I moved into a new house (well, new to us) in January. After months of projects that had higher priorities, I now am working on a project that is more along the lines of comfort and convenience.
In the main living room in the home is where the entertainment center is. My surround sound system has a secondary audio output that allows me to route through to it any of the audio inputs. This way I can listen to any audio source I choose in another area of the house. Previously I just had it interconnected to the stereo in the master bedroom. Now in the new home I will be setting up stereo’s to run speakers in the garage, three different locations around the yard and in the master bedroom. I have NO DESIRE to run interconnects to all these locations. So, my solution is to build a low power stereo FM transmitter and just feed the aux. output from entertainment center to it. That way I can just tune in the signal at each receiver/amplifier and have the same audio throughout the entire home.
Here is the deal. Although I am an EE, I really have had no dealings with RF let alone broadcasting it. So, I purchased a small DIY kit. I will be powering it from a 5vdc wall wart and dropping the supplied voltage to +3vdc with a 333ohm resistor and a 3vdc Zener. That part is easy, I just want to make sure I am thinking this through correctly.
Will this transmitter be sufficient for 2000 sq ft home on a 1/4 acre lot. It will be centrally located. Or, will I need to boost the signal to between 500mw and 1w?
(Why do I have a feeling I’m gong to hear from Al and Alan?)
There are many FM radio transmitters available for use in cars, typically to allow you to use an ipod or similar device to transmit the sound to the car’s radio. They have small antennas, and very low power output. But if you add a larger antenna, you can get a bit of range out of them. The problem is you might be violating FCC regulations if you do this. So we’ll wait to hear from Alan and Al about what you should really do
For the FM bands, you can probably get away with it. A hacker EE can get all sorts of ugly to work (for some duration of work). But, why bother when the “right” solution is just as easy / affordable?
The first thing my RF mentor ever told me was “RF is the easiest of the EE disciplines as long as you do it right and don’t screw up. Once you screw it up, thats when it becomes FM*”.
Basically, you don’t want to add sources of error that are avoidable. The potential problem with a resistor + zener instead of a linear regulator is output impedence / load transients. In other words, the actual output voltage is now a function of its load. This effect can wreck the linearity of a system, and cause distortion.
Imagine an output amplifier that is supposed to double the input. That is, out = in * 2. For most RF amps, what it actually is doing is out = in * constant * power_rail. If power_rail depends on out, you get something on the order of out = in * constant * power_rail + in^2 * other_constant. This usually isn’t a problem with slower amplifiers, but those will still have a power supply rejection ratio that isn’t perfect.
This is partially why RF circuits have way more bypass capacitance than usual and why so much effort is put into ensuring the integrity of power and especially ground.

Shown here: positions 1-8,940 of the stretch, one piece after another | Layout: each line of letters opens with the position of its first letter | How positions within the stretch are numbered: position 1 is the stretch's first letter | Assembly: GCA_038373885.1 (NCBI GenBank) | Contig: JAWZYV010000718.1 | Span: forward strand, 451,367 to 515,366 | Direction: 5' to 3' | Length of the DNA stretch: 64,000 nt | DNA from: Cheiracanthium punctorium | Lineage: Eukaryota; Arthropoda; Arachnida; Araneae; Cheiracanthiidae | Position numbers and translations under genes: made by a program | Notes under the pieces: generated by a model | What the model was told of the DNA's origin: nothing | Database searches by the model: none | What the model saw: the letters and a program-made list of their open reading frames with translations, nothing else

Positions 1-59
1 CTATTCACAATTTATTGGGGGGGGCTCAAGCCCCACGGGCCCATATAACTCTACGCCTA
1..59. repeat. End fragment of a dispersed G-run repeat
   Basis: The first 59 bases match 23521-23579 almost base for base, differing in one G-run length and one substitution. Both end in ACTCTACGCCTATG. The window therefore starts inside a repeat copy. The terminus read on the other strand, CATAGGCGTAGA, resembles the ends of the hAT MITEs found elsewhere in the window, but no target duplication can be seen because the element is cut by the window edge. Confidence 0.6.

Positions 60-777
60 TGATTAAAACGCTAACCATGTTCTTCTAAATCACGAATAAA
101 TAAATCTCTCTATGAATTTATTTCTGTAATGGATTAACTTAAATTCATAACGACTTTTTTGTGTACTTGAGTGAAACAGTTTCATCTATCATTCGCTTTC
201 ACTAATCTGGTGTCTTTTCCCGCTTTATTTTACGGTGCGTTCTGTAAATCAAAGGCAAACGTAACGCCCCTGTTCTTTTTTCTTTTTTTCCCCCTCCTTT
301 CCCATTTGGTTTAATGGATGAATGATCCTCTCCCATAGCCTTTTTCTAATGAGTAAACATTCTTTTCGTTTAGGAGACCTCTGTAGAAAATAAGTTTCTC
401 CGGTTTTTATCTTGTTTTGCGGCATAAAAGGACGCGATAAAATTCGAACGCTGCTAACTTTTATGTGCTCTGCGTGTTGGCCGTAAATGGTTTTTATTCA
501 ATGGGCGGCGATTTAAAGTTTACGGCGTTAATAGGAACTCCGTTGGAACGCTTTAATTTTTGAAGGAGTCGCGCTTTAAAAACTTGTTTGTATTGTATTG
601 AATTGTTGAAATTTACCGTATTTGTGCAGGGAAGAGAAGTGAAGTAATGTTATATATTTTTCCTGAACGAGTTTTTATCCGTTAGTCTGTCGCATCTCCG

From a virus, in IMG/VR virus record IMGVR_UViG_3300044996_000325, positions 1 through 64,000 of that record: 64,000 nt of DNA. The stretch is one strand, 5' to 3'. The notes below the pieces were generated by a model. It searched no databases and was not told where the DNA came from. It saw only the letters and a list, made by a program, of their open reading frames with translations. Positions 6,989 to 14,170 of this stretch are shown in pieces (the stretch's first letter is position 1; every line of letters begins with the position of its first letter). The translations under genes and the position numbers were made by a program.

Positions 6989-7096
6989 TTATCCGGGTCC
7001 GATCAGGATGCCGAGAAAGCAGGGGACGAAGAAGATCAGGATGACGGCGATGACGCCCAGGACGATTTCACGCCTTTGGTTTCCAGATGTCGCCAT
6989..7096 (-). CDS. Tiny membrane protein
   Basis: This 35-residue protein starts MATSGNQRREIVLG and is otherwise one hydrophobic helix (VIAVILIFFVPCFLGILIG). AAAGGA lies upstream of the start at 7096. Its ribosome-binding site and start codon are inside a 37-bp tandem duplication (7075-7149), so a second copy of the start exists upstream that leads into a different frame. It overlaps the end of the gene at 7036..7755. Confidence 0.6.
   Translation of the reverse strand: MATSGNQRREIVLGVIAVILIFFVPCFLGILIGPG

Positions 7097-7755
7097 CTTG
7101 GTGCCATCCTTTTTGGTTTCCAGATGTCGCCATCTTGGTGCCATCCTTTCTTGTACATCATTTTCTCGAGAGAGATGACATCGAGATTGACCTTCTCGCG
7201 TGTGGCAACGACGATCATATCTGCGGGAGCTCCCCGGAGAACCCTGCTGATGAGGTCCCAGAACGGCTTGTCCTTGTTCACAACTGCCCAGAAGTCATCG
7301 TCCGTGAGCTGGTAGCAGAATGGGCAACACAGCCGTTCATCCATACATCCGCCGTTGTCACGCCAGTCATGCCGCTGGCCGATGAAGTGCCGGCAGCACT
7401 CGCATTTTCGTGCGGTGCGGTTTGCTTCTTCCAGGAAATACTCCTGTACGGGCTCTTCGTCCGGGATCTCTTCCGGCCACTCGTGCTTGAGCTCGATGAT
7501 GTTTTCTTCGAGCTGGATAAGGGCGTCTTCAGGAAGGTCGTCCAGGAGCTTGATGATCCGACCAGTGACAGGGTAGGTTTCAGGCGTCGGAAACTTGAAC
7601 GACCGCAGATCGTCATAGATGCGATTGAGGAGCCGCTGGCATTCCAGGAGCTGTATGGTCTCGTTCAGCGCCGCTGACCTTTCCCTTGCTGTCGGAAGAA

*FM actually stands for “freaking magic”, not “frequency modulation”. This describes both how FM radios operate, and the occult chicken sacrifices necessary to make an EMI problem go away.
You have now reinforced my agreement to use a linear regulator. From everything I have read about this circuit, the transmission power is directly related to the Vcc. In addition, the frequency of the transmission is determined by the L/R/C circuit which is driven by Vcc. Without a doubt, ANY variation in Vcc will introduce problems. So…scrap the Zener.
My understanding of FCC regulations on low power FM is that you are allowed to transmit up to 200 meters without needing a license. Again, this is just my understanding from third party sources.
The kit you bought is intended for very low output and so very short distances. It is a simple design but may be subject to input overload from your audio source. A couple of input pots would easily eliminate that problem. Since the output circuitry is very simple, it is unlikely there will be an efficient coupling to your antenna making the range even shorter. I think Bluetooth ranges and coverage is likely what you will find.
When you wish to upgrade, take a look here… http://www.ramseyelectronics.com/hk/default.asp?page=amfm
I recently built an FM100B for the radio station here. Although it is likely an overkill for you, I really was impressed with the construction and coverage. Ramsey has been around for a while and I have built some of their Ham radio projects over the years.
I don’t have a problem with zener diode circuitry if properly designed. However, in this application, the zener may introduce significant additional noise that will degrade the transmitted audio.
As long as you stay under 3.2 miles, your low power transmitter is completely (edit: not) legal. You should be fine with adding an antenna to any of the commercial iPod FM transmitters. A few of them have ports for antennas ready to go.
You used to be able to purchase everything you’d need to do this at Radio Shack, but I don’t think so now.
Be aware that FM sound quality will probably not be exactly what you’re looking for if you can tell the difference between an MP3 and a CD, or other similarly degraded audio. Running wires or using a Wi-Fi solution would get you better results.
Bill, I strongly recommend you do your own research with the FCC who holds the authority for these types of devices. Be wary of any advice you receive on a forum like this (including mine) as any of it can be misleading or wrong, and if you follow it and end up breaking the law by accident they will not accept that as an excuse. A prime example here is Chris’ assertion that “as long as you stay under 3.2 miles it’s legal” - this is flat-out wrong.
Here is the FCC website describing low-power FM stations, which is probably where Chris got his 3.2 mile limit from. Note that you would likely not qualify for a LPFM license (and yes, you still need a license):
Choice quotes from that document:
This page contains information about the Low Power FM (LPFM) radio service, which was created by the Commission in January 2000. These stations are authorized for noncommercial educational broadcasting only (no commercial operation) and operate with an effective radiated power (ERP) of 100 watts (0.1 kilowatts) or less, with maximum facilities of 100 watts ERP at 30 meters (100 feet) antenna height above average terrain (HAAT). The approximate service range of a 100 watt LPFM station is 5.6 kilometers (3.5 miles radius).
A construction permit is required before a LPFM station can be constructed or operated.
LPFM stations are available to noncommercial educational entities and public safety and transportation organizations, but are not available to individuals or for commercial operations.